“Why hurry over beautiful things? Why not linger and enjoy them?”
Very recently, I completed a course on acting at a renowned theatre school in Dhaka. I joined the one-year course with a motive to regain "myself" that was bogged down with depression and anxiety triggered by multiple factors. As days passed, I started to pat myself for making the right choice. However, about six months later, an SMS arrived saying that the authorities suspended the course as the attendance was growing thinner and the regular students will be summoned in due time.
A few months later, the authorities called up and said a new batch has arrived for a six months course and we, the previous batch, can join them to finish ours. At the orientation programme, the principal said the duration of the course, which stepped into its 28th year this year, was cut down to half because people these days are not willing to learn throughout a year, rather they are looking for short-cuts to be screened on television.
There is nothing wrong in wishing to be a celebrity overnight. Who doesn't dream and we actually have little control over our desires. Sure! But, "Why hurry over beautiful things? Why not linger and enjoy them?" (Clara Schumann, German musician).
The internet is swarmed with articles catering 7-step plans to lose pounds in just a week. Now, it even has courses that one can purchase online to find their true love in 27 days.
We also have short-cut ways to find out whether our partner is really into us or not. Remember the headlines that pop up every now and then on our newsfeed? Seven signs that s/he's not just that into you, or, seven signs that s/he's totally into you! It will also display points that you can check out quickly to find out whether you are a terrible toxic parent or your parenting skills are out of this world.
Looking for short-cuts not only deprives us from the sheer joy of learning, but also leaves us with sh*t focus, observation and concentration.
During my childhood, I used to hear sounds of my mother tearing papers while writing letters to her brother late at night. She wanted the letters to be flawless, have no spelling errors or overwriting. Most importantly, she would draft them over and over to make sure that the letter carries the genuineness of her greetings, messages, queries and overall love and affection.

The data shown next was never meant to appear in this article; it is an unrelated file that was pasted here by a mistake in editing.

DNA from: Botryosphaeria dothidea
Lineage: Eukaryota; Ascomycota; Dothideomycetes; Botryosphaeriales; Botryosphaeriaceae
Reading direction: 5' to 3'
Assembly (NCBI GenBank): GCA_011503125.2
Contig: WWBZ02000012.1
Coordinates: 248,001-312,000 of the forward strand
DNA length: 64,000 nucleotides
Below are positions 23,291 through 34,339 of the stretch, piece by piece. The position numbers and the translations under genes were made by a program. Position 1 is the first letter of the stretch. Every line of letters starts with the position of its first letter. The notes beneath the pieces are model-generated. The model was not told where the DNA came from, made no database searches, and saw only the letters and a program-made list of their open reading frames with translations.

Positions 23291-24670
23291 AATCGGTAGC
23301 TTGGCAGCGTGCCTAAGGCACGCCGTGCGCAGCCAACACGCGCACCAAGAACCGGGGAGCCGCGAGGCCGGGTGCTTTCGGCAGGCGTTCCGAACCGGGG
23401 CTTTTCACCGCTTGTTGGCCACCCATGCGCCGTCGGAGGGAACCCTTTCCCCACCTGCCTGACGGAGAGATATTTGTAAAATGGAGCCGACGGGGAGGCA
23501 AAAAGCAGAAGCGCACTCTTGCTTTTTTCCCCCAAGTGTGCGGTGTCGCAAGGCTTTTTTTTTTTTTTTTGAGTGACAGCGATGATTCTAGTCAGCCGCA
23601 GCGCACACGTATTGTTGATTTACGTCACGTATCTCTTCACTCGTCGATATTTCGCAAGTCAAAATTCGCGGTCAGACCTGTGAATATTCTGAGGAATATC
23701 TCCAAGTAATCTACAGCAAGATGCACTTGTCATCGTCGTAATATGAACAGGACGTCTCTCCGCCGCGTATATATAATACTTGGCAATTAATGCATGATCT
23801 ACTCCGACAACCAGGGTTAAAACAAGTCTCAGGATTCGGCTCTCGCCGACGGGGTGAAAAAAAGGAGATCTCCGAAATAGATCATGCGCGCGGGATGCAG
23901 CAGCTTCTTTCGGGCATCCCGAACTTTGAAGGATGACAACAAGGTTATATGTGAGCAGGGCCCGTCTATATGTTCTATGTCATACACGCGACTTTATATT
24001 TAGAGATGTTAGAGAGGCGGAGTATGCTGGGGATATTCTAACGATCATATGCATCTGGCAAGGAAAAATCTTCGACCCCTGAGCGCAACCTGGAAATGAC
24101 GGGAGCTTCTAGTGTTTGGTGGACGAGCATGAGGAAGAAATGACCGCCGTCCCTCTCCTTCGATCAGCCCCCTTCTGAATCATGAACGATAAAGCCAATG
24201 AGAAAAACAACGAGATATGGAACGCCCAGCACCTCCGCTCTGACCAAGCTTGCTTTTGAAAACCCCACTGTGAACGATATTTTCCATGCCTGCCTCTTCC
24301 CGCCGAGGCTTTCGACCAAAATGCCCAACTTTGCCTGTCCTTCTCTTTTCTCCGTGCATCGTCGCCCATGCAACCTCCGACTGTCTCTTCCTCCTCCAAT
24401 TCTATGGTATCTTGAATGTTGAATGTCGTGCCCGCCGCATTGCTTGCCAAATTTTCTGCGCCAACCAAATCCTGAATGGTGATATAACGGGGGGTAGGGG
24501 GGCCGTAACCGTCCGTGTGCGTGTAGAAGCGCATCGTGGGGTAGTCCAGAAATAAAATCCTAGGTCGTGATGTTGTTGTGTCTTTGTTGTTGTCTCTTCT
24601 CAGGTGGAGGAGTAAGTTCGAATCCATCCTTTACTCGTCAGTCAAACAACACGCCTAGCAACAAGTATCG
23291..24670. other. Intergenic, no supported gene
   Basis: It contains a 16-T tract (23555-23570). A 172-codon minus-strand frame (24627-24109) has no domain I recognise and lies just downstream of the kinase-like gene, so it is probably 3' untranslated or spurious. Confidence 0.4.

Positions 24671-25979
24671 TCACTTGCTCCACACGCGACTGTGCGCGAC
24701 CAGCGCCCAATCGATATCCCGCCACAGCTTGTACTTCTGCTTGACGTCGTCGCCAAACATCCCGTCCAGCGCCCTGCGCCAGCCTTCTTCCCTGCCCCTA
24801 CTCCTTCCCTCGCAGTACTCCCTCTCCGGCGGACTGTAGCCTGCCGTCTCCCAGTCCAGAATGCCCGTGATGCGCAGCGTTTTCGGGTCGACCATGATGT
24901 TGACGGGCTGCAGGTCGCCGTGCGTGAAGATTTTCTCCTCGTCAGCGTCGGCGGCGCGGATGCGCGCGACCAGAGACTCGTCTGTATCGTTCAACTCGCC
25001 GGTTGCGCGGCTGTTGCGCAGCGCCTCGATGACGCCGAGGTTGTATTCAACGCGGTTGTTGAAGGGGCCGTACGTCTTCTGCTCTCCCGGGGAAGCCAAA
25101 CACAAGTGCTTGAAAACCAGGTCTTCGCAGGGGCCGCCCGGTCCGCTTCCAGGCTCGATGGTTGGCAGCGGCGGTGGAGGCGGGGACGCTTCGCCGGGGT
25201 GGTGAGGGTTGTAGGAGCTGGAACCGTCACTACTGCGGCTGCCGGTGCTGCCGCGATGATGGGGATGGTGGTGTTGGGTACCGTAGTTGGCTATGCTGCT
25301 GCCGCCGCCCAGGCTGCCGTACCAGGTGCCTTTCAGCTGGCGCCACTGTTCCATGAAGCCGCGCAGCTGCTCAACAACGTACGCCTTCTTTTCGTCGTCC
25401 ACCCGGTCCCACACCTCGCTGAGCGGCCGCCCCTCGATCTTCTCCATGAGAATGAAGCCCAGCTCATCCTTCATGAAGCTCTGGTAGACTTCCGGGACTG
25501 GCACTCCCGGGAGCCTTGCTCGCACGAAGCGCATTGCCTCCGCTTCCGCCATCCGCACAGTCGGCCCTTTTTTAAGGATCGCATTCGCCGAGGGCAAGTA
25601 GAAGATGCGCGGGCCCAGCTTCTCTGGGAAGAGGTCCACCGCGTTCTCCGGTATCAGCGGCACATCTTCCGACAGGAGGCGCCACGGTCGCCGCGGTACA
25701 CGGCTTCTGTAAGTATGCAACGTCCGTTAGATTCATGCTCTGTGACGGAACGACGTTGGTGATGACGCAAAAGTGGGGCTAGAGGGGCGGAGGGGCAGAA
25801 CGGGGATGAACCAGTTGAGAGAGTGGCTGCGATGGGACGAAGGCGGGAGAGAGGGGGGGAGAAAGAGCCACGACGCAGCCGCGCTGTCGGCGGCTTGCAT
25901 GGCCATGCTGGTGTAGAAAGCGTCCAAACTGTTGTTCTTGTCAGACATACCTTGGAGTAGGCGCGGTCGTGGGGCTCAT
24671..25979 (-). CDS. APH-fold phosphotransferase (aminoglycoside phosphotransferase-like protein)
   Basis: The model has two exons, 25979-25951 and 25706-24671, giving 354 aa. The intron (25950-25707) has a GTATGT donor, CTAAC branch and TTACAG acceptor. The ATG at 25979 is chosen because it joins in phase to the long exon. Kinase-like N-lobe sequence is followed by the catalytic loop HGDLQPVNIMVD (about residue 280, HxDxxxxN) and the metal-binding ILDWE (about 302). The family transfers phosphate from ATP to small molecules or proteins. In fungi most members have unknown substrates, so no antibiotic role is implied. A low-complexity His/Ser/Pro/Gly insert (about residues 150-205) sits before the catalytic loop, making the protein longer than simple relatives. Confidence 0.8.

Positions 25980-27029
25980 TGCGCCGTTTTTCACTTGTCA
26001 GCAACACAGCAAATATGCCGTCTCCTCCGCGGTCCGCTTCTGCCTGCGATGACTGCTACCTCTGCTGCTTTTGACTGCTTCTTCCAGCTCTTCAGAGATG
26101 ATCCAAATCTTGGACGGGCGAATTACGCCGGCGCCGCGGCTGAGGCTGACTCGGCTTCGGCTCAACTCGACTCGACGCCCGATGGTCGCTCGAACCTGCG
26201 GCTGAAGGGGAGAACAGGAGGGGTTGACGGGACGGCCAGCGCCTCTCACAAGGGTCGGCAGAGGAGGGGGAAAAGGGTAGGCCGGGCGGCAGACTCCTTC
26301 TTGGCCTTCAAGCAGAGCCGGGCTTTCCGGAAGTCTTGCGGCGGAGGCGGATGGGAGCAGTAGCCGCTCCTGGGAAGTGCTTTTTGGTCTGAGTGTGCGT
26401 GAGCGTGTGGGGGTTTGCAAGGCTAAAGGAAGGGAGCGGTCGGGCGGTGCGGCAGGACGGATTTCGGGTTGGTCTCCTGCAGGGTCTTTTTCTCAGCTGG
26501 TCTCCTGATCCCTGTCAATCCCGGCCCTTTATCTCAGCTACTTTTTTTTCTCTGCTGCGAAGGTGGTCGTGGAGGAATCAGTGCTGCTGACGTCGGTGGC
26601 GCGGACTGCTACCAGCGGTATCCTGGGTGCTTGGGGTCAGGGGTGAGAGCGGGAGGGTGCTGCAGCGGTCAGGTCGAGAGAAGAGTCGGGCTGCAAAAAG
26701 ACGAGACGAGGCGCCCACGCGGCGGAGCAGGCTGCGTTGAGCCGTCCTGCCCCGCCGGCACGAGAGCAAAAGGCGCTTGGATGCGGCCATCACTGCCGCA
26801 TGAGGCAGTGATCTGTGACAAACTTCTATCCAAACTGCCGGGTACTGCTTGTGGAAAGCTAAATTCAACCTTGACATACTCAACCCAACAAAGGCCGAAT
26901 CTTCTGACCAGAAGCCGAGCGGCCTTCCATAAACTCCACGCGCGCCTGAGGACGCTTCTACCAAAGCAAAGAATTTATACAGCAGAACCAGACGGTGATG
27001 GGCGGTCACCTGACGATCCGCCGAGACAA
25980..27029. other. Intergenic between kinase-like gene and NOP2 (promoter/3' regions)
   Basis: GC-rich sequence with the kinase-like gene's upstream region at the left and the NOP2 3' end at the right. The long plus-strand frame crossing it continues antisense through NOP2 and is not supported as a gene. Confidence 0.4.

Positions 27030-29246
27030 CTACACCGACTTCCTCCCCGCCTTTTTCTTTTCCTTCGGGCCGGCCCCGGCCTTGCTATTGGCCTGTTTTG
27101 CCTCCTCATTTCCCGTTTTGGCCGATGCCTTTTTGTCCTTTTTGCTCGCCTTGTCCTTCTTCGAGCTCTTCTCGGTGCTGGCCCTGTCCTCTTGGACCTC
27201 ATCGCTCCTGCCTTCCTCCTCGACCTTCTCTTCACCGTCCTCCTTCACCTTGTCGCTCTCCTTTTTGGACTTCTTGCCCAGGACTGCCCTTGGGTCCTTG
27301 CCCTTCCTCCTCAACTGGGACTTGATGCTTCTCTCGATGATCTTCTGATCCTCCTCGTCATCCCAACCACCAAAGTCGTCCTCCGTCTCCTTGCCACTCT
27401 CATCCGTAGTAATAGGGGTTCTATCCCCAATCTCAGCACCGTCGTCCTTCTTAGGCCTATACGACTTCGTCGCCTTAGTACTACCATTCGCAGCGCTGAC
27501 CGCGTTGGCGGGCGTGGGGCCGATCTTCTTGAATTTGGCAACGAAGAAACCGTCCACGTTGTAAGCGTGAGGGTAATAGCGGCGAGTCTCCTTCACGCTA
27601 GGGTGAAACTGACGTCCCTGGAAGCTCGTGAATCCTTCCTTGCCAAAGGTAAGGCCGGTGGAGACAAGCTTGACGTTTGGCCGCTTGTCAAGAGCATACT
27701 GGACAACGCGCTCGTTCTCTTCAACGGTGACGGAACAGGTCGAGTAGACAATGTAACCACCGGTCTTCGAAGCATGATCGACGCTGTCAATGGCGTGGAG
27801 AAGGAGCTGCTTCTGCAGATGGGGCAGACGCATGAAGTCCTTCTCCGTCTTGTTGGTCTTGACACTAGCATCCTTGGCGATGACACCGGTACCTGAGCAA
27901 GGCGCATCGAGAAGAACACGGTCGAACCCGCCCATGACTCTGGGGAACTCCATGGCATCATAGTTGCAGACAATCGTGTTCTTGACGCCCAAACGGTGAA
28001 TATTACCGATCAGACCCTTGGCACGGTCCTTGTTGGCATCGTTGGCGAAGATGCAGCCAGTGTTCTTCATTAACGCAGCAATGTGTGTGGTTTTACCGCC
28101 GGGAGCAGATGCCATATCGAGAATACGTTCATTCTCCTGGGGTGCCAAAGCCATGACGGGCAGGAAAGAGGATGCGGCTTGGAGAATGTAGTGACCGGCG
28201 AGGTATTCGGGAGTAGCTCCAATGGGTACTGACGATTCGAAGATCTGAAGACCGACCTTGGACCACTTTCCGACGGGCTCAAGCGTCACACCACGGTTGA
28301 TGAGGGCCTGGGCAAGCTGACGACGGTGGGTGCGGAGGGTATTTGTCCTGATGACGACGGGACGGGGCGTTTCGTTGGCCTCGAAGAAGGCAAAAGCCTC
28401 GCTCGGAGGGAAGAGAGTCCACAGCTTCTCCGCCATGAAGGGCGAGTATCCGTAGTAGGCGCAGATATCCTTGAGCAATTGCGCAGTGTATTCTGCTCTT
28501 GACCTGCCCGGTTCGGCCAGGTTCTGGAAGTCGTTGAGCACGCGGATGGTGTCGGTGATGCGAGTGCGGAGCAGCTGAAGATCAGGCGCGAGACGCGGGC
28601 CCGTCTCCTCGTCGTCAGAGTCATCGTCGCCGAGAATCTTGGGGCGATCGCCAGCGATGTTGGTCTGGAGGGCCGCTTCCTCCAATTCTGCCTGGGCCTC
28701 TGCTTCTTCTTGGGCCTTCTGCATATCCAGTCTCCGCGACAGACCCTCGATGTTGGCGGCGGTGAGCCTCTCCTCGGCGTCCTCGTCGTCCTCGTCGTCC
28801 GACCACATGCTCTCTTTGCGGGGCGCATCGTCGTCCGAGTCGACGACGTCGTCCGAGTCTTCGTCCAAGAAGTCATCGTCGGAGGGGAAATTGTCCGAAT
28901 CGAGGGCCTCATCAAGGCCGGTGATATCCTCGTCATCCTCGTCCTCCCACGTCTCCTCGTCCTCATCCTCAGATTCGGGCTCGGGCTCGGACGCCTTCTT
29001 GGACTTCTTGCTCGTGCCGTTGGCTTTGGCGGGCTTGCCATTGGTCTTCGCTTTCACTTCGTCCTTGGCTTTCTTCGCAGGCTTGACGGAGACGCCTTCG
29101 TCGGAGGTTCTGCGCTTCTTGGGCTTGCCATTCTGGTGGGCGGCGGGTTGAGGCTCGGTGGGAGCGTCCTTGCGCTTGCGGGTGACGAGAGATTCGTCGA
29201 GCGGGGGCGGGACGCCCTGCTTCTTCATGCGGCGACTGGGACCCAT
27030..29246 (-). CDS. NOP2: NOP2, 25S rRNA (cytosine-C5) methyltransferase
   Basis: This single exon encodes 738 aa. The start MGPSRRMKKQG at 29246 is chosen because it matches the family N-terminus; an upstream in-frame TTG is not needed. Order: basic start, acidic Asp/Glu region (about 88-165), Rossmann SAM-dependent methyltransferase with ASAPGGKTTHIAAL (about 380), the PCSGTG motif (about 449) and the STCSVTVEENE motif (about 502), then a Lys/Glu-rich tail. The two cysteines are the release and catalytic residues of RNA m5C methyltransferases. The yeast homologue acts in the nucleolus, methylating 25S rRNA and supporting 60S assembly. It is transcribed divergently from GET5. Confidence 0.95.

Basically, she wanted to be understood. We all do. That's the main objective of communication. But how many times have you felt content and fully at peace in your head after writing an apology to someone in a text message or in worst case, in Facebook messenger with a sad emoji? When we hurriedly write 'tc' (take care) to someone in a chat box and shift to another where a completely different thread of conversation is flowing, do we really show concern for the person? Do we or the person receiving the message really care?
We express our grief with crying emojis. We seek/need help. We give out virtual hugs. But the receiver may find out the message 24 hours later and reply with an "Oh!" Apps and e-commerce services that bring restaurant foods and even monthly grocery to our doorsteps are great short-cuts. We are busy, under stress and meeting our cravings instantly can save us both time and effort. However, walking to a nearby shop, touching the products, gazing at them, a little bargaining, or even a simple chat with the shopkeeper may release some of the stress blocking our head, breath and vocal.
Having junk food while watching sitcoms is no sin. But all hell breaks loose when it becomes a habit and you forget that you are a human being who has to eat some real food in order to survive and in order to do so, you need to cook. Also, having the "fast food" at a fast pace reaps indigestion and nothing else.
A friend of mine recently said he has been busy with a write-up. When I asked him who or which institution or newspaper/portal he was writing for, he answered "for Facebook". Whoopee! Another short-cut! Singers only on YouTube and writers only on Facebook are fine. But wouldn't it be cooler if you could showcase your talent on more appropriate platforms and to such an extent that you wouldn't be chasing the world rather it became the other way around? But that requires practice, time and effort. Not short-cuts.
Tamanna Rahman (pseudonym), mother of a five-year-old boy who goes to a renowned English-medium school in Dhaka, said the school authorities these days take Tk 200 to laminate the text books of the children.
Sadly, gone are the days when it was a joint task by both parents and kids to make covers for the new books, copies. Calendar papers or brown papers were preserved for the task. While parents made the covers, children would help by cutting and folding the papers into right shapes. They would place tapes and very carefully write down their names, roll numbers, subjects and title of the book on the fresh smelling cover, using their favourite ink and fancy fonts.
But now, the short-cut way saves (read omits) the family time that children could enjoy with their parents and also generates some bucks for a particular section.
The short-cuts may not bring what we really need as they are mostly based on laziness, not reality. They can generate wrong habits in us and undermine our true potential. In today's world we see many businesses gladly selling such strategies to those who are looking for magical, quick fixes to feel good. They even may be meeting the need temporarily but the long-term outcome is highly unlikely to be pleasant for any of the parties.
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